Bobadilla’s novel “A fuego lento”, first published in 1903, is considered a veritable roman à clef[1†][6†]. The novel depicts the extravagancies of a panorama drenched in all corrupting suns and dampness, with carnal desire constantly breathing around, and the characters’ skins oozing an impossible to disclose tropical barbarism[1†][6†]. This clear precedent to modern Latin American narrative showcases Bobadilla’s ability to depict in a tragicomic manner the realities of his time[1†][6†].

Bobadilla’s work continues to be studied and appreciated for its contribution to literature. His legacy is a testament to his unique style and the impact of his work on future generations of writers[1†].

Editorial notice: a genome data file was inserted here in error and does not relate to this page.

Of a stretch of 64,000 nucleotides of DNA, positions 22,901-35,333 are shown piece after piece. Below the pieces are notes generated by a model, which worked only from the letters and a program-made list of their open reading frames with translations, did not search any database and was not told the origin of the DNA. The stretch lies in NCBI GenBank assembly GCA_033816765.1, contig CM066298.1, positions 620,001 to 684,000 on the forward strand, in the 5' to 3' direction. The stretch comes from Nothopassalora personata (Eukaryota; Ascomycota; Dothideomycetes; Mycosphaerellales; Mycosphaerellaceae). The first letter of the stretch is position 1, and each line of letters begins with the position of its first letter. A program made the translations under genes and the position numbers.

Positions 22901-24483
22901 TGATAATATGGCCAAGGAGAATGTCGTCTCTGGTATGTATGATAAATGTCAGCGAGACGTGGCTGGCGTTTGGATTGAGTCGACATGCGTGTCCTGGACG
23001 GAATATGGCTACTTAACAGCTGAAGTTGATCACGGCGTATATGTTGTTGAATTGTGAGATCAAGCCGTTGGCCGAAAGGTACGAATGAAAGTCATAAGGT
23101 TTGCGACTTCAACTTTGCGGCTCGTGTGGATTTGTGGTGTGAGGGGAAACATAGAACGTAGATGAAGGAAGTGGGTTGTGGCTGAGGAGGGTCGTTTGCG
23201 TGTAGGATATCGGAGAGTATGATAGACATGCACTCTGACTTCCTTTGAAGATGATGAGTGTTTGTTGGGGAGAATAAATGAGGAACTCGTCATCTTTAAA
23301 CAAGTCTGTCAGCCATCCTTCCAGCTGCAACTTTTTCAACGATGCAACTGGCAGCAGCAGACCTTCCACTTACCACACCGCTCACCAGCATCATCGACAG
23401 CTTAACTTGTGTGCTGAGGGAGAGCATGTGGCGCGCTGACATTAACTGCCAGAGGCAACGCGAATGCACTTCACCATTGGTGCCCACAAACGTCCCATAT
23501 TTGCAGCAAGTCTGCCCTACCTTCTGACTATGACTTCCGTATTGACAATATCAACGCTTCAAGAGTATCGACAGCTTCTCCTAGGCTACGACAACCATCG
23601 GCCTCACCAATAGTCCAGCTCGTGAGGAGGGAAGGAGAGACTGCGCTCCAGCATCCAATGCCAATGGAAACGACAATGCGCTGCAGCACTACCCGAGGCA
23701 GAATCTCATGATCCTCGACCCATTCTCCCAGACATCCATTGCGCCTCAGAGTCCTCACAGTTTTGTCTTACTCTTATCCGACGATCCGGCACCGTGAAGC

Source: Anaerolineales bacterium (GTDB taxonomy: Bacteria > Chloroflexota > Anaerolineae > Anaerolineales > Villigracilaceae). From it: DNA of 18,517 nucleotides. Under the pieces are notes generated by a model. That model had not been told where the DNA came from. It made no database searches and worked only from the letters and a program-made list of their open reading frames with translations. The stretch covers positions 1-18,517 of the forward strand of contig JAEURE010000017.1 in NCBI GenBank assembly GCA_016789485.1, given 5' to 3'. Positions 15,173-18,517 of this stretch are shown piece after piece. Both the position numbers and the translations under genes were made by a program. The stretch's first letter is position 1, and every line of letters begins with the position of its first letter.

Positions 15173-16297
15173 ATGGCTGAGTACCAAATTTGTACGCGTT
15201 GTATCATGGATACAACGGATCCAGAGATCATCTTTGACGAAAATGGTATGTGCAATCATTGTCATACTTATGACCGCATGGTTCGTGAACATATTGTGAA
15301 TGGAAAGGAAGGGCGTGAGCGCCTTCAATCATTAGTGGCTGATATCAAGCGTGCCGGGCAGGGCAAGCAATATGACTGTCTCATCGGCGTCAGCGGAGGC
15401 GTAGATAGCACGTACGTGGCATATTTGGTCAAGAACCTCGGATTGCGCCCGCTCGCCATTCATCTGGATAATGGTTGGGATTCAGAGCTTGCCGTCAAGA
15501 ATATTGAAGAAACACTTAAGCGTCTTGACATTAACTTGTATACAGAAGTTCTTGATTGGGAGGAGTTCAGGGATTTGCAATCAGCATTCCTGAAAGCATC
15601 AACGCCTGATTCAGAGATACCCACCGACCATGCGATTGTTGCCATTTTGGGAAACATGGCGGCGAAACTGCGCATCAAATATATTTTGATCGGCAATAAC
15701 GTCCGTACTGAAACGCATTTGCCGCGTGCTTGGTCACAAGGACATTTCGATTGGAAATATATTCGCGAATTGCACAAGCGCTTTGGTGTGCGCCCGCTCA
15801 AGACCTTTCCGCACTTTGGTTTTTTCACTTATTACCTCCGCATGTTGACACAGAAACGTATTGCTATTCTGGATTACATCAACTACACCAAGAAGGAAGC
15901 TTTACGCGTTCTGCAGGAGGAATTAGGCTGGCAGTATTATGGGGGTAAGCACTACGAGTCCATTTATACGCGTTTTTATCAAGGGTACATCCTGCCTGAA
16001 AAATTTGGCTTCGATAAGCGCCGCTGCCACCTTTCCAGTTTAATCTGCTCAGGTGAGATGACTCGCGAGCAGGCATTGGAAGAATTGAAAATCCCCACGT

Key Information

References and Citations:

  1. Wikipedia (English) - Emilio Bobadilla [website] - link
  2. Wikipedia (Spanish) - Emilio Bobadilla [website] - link
  3. Wikipedia (English) - Emilio Bobadilla Cáceres [website] - link
  4. Goodreads - Author: Books by Emilio Bobadilla (Author of A fuego lento) [website] - link
  5. Internet Archive - Baturrillo : Emilio Bobadilla [website] - link
  6. Google Books - A fuego lento - Emilio Bobadilla [website] - link
Text is available under the Creative Commons Attribution-ShareAlike License 4.0; additional terms may apply.
Ondertexts® is a registered trademark of Ondertexts Foundation, a non-profit organization.